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Keynotes on: Interfaces
  1. H. J. Lipscomb
  1. Division of Occupational and Environmental Medicine, Department of Community and Family Medicine, Duke University Medical Center, Durham, North Carolina, USA

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    The assumption that occupational epidemiology should be an applied science frames this presentation. With this premise in mind, arguments are made for why the occupational health and safety community should broaden our approaches to incorporate more qualitative methods with traditional quantitative epidemiological techniques. These research methodologies are viewed on a continuum rather than as two discrete entities. While the presentation is from the perspective of an American researcher using illustrations largely from injury epidemiology, a number of concepts are more broadly applicable.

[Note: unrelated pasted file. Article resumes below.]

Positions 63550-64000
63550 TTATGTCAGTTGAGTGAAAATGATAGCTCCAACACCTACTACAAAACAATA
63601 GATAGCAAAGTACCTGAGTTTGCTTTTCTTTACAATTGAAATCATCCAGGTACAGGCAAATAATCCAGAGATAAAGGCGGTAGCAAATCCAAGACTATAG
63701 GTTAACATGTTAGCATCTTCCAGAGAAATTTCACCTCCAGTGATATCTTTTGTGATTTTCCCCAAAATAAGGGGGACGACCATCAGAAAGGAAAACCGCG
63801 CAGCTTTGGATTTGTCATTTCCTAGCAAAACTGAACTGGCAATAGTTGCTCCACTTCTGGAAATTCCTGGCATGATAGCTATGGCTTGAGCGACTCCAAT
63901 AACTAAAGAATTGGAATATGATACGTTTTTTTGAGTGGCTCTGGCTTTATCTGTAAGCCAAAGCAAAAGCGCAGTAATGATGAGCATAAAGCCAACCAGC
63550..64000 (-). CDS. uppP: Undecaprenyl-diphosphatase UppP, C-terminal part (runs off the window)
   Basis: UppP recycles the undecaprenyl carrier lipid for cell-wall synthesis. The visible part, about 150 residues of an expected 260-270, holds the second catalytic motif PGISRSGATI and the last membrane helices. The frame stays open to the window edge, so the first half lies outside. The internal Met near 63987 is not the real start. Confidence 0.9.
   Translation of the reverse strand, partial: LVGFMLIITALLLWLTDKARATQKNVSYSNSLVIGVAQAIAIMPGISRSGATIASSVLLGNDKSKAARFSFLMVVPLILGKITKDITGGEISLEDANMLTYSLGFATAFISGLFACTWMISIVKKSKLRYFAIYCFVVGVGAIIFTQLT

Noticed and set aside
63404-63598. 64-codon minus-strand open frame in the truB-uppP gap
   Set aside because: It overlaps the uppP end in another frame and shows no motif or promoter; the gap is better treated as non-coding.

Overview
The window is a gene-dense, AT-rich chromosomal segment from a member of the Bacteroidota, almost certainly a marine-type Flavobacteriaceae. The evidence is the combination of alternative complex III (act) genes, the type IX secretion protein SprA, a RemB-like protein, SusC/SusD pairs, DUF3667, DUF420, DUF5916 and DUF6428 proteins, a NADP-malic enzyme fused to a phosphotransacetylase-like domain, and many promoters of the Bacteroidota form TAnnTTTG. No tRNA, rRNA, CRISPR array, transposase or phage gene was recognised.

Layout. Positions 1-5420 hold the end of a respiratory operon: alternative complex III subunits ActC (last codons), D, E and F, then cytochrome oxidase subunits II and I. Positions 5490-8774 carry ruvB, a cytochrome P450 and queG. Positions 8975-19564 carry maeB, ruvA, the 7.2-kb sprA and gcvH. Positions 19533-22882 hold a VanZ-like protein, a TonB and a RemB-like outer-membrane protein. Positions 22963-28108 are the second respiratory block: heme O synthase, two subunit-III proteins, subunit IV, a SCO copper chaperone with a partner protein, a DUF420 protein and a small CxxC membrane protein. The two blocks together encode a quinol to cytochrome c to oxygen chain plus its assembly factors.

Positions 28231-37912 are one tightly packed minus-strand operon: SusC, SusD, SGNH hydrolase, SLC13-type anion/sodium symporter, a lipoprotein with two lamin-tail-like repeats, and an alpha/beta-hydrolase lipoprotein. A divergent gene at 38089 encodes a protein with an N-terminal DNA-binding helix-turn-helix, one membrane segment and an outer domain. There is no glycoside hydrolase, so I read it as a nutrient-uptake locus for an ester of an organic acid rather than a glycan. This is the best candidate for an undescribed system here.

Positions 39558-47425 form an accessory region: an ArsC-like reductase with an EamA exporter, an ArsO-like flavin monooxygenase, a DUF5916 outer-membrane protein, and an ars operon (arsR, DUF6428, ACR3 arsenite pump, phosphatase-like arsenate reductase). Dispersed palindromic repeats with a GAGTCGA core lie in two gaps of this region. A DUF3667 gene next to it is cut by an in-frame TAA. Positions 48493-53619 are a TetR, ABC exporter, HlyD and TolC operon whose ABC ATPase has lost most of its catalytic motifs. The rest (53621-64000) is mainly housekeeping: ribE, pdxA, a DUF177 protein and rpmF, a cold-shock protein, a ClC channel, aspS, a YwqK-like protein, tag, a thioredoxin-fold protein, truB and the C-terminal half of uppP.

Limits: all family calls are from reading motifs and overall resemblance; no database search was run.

In the 1960s when Sir Austin Bradford Hill outlined his criteria for causal inference, he first mentioned strength of association. It is not surprising that epidemiologists spend much effort seeking ways to make our effect measures more precise. We strive to clearly define our outcomes, exposures and other variables of interest, and we are enamoured with analytical methods that more precisely define the strength and precision of associations. This focus on strength of association has also taken us to meta-analyses, and systematic reviews, in which studies are tediously limited/restricted based on strict inclusion criteria. There is certainly merit in these efforts and we should continue …

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